DATE: May 23, 2012
PARTIES: University of Toronto v. Y.Z.
Hearing Date(s): March 28, 2012, April 5, 2012
Ms. Rodica David, Chair
Prof. Graeme Hirst, Faculty Member
Ms. Susan Mazzatto, Student Member
Ms. Lily Harmer, Assistant Discipline Counsel for the University
Mr. Y.Z., the Student
Mr. Michael Nicholson, Associate Registrar
Dr. Kristi Gourlay, Office of Student Academic Integrity
Prof. Don Dewees, Dean's Designate
Ms. Natalie Ramtahal, Coordinator, Appeals, Discipline and Faculty Grievances
Trial Division – s. B.i.1(a) of Code – forged documents – purchased and submitted a forged medical certificate and a physician’s letter to defer an exam; also charged with aiding or abetting to falsify evidence – Student attempted to give evidence in his closing argument; Panel allowed it – Student argued that he should not be found guilty because the charges were all the subject matter of one single charge of forging his petition and the University could not prove that his petition was falsified as he was actually ill – s. B.i.1(a) referred to “any document” implying that each document could be a subject of a separate charge – Student pleaded guilty to falsifying the documents and pleaded not guilty to aiding and abetting – the commercial provider left a voicemail to falsify evidence by pretending to be a doctor’s assistant – Student knew or ought to have known that the provider would take action – finding of guilt – premeditated and egregious – wasted University resources – there can be no excuse for submitting false documents – importance of deterrence – mitigating factors – grade assignment of zero for course; four-year suspension; four-year notation on transcript; report to Provost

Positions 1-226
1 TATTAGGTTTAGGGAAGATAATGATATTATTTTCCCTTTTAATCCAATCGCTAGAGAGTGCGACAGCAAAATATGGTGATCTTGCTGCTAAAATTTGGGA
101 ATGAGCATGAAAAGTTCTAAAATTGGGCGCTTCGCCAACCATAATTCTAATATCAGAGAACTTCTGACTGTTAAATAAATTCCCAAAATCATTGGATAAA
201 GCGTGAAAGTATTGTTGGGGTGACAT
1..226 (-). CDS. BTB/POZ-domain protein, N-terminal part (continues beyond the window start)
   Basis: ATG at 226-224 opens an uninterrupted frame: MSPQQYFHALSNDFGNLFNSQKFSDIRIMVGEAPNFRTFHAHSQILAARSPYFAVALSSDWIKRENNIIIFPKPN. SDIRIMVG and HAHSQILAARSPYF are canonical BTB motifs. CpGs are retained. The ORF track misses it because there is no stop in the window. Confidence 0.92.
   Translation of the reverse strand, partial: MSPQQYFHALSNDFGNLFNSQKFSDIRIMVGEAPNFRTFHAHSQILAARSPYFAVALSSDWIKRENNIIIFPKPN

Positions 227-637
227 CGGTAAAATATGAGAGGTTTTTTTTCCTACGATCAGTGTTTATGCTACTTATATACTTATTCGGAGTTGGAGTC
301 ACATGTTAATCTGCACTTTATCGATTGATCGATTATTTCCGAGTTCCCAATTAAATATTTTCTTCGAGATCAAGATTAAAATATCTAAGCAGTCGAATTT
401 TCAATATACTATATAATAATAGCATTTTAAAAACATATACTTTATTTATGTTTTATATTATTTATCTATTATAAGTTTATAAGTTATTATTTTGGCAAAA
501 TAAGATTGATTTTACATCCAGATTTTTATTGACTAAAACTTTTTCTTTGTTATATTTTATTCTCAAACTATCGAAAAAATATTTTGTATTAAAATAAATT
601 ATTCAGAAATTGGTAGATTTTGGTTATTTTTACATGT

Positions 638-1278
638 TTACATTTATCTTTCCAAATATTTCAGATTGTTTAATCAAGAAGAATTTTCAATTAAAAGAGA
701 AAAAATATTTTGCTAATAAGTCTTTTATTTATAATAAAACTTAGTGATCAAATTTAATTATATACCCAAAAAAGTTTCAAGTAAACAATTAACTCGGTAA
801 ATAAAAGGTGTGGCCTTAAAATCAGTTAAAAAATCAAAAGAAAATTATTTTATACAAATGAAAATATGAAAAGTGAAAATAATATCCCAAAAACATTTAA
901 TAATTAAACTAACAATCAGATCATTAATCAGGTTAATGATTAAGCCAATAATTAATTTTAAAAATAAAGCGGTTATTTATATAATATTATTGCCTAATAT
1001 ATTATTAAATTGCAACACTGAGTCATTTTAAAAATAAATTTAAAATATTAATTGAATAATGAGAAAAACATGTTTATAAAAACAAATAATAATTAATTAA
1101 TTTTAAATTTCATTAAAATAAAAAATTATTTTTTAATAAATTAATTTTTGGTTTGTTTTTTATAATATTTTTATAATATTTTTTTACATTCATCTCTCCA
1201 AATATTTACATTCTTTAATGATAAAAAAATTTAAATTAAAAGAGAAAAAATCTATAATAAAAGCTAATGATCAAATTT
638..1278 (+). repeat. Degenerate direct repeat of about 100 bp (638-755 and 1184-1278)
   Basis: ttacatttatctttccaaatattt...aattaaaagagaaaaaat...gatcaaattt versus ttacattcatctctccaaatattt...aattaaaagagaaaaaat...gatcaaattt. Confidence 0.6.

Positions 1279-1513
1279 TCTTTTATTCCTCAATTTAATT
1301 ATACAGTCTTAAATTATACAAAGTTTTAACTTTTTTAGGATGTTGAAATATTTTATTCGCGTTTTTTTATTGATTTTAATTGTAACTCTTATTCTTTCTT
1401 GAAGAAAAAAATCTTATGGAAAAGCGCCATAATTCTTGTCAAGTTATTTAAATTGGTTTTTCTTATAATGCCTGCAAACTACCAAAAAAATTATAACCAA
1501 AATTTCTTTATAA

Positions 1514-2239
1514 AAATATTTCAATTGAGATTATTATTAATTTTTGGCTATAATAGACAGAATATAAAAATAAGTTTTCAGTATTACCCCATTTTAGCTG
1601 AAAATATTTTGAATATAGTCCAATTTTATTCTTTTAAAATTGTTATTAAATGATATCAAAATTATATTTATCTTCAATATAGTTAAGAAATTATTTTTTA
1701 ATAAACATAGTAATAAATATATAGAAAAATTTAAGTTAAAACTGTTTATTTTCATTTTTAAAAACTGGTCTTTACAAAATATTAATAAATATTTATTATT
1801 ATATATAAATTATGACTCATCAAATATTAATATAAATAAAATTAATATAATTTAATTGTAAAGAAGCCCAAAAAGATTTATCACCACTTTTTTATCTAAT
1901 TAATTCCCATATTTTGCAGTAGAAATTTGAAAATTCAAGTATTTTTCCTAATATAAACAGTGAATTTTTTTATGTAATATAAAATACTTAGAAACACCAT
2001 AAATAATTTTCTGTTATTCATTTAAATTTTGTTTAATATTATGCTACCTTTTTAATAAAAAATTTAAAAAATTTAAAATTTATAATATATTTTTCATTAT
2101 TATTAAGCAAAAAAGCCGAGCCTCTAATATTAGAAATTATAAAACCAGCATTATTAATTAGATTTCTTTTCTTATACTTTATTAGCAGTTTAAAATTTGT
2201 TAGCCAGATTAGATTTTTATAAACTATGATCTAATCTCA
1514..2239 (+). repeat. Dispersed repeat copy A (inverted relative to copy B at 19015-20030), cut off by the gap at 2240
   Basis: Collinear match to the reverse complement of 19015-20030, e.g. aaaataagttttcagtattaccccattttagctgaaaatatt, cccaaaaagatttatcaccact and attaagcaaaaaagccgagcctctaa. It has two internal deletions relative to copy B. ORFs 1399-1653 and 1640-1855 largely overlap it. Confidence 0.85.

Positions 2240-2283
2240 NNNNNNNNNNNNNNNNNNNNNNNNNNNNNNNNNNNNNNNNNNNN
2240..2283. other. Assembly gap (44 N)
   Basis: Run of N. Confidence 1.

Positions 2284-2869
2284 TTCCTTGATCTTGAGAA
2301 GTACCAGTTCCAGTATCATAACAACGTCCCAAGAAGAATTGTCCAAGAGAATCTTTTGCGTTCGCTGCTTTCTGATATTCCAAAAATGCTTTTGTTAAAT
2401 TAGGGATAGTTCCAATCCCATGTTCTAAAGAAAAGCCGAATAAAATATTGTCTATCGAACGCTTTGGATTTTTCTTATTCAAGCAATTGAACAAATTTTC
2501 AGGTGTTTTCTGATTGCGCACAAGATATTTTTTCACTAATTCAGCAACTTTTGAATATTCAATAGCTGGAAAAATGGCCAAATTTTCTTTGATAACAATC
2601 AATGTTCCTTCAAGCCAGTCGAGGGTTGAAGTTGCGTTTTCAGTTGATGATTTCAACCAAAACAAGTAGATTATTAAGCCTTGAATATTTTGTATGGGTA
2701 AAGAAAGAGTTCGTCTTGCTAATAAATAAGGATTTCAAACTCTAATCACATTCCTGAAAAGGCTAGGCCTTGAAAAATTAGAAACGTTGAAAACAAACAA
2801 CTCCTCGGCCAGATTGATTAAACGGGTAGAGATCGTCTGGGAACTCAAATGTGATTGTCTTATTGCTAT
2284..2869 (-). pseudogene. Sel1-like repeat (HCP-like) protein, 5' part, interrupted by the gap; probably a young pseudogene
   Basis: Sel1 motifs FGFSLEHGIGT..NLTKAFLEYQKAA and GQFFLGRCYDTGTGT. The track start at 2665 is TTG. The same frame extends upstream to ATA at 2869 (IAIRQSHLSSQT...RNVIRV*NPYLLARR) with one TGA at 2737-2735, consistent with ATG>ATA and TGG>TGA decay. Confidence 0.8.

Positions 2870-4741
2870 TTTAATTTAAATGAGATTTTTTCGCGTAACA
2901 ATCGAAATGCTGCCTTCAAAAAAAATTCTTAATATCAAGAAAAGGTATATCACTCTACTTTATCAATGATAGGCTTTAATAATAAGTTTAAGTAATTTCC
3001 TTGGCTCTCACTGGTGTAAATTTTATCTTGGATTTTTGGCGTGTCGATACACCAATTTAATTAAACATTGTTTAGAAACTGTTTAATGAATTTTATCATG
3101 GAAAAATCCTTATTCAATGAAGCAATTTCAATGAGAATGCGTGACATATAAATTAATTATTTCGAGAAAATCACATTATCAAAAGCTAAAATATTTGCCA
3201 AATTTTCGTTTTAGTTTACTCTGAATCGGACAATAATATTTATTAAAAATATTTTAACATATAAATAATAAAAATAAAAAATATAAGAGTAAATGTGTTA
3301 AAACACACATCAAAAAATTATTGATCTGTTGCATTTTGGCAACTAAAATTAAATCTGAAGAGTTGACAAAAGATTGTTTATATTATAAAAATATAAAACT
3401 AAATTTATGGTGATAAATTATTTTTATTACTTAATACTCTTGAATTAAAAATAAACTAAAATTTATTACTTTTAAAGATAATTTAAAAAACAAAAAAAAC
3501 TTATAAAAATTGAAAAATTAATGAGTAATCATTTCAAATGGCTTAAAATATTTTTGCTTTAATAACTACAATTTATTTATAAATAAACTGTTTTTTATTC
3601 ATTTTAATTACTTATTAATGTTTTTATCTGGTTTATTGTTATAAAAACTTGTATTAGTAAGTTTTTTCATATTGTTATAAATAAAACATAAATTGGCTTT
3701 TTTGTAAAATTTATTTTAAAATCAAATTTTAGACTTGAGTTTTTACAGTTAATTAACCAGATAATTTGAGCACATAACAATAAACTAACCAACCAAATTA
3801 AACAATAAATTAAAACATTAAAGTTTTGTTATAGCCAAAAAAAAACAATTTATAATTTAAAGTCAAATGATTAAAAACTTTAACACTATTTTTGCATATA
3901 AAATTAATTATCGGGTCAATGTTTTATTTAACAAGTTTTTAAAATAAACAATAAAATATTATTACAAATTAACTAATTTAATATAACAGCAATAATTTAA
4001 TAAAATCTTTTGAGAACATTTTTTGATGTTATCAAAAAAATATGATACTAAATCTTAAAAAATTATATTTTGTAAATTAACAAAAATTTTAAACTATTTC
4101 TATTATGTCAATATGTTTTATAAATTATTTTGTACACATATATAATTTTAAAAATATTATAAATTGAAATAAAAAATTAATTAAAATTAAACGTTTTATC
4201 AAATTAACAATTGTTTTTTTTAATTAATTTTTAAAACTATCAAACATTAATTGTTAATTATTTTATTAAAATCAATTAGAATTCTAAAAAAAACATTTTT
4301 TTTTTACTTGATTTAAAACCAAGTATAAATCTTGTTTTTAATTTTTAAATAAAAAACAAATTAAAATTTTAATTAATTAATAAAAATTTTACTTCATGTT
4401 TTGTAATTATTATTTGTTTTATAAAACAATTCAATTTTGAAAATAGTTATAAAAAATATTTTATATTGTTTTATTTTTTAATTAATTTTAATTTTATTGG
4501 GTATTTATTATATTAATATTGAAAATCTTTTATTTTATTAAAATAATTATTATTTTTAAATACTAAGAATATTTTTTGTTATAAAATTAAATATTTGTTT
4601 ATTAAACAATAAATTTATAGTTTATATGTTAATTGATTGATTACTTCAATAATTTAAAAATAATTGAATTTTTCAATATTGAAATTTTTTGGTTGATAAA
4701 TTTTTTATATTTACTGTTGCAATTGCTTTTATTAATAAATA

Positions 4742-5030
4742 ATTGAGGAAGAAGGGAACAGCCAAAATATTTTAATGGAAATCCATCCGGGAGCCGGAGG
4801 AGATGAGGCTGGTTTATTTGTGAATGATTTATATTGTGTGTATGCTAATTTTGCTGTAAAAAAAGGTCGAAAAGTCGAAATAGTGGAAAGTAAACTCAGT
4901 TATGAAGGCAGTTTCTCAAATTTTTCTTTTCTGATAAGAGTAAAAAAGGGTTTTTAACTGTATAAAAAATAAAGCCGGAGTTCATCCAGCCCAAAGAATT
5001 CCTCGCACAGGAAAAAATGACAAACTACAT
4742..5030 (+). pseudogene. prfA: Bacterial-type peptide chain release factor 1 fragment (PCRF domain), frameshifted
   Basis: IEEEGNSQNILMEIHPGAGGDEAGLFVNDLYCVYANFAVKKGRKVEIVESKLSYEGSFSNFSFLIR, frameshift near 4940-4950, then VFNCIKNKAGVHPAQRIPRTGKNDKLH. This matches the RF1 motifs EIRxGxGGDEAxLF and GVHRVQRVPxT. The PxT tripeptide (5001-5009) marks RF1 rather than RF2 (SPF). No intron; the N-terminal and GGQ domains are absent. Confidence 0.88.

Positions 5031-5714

Student charged under s. B.i.1(a) of the Code. The charges related to allegations that the Student submitted a forged medical certificate and a physician’s letter to defer an exam and aided or abetted another person in falsifying evidence. The Student attempted to give evidence in his closing argument, and the Panel allowed it. The Student argued that the charges relating to forging a medical certificate and a physician’s letter should have been the subject matter of a single charge of forging the petition. The Student further argued that because it could not be proven that the petition itself was false as he was actually ill, he should not be found guilty. The Panel rejected this argument because “any document” in s.B.i.1(a) of the Code must be interpreted to mean that each document could be the subject of a separate charge. The Panel also noted that the Student pleaded guilty to the charges without objection until his closing argument. As to the charge relating to aiding and abetting, the Student pleaded not guilty. The Student had purchased the medical certificate and the letter from a commercial provider through internet. When the Student was under investigation, he contacted the service provider who assured him that “he would take care of it.” The provider left a voicemail on the Associate Registrar’s phone purporting to be the doctor’s assistant. Although the Student claimed that he did not know that the provider would do such a thing and thus he did not knowingly aid and abet, the Panel stated that it was immaterial whether the Student knew the exact method by which the provider would “take care of it.” The Panel found that the Student knew or ought to have known that the provider would take some actions to confirm the authenticity of the false evidence. The Panel found the Student guilty of all charges under s. B.i.1(a). The Panel stated that the Student’s conduct was premeditated and egregious and required the University to spend considerable resources on an investigation. Also, the Panel found that it was not a mitigating factor that the Student chose to purchase the certificate and the letter after speaking with his family physician, because he thought that he would not be able to get a medical certificate in time. The Panel stated that there could be no excuses for submitting false documents. The Panel expressed its concern about the availability of this type of commercial enterprise and emphasized the importance of deterrence. The Panel also stated that the Student, instead of expressing remorse, tried to excuse his misconduct. However, the Panel recognized that there were mitigating factors: (a) he pleaded guilty to two of the charges, (b) he had no previous convictions, (c) the University failed to establish that he was not actually ill, and (d) all three offences related to the one transaction. The Panel also noted that the Student had enough credits to graduate and his ability to graduate had been deferred by one and a half years as a result of the charges. The University was seeking a five-year suspension and a six-year notation. However, in consideration of these mitigating factors, the Panel imposed a grade assignment of zero in the course; a four-year suspension; a four-year notation on the Student’s transcript; and a report be issued to the Provost.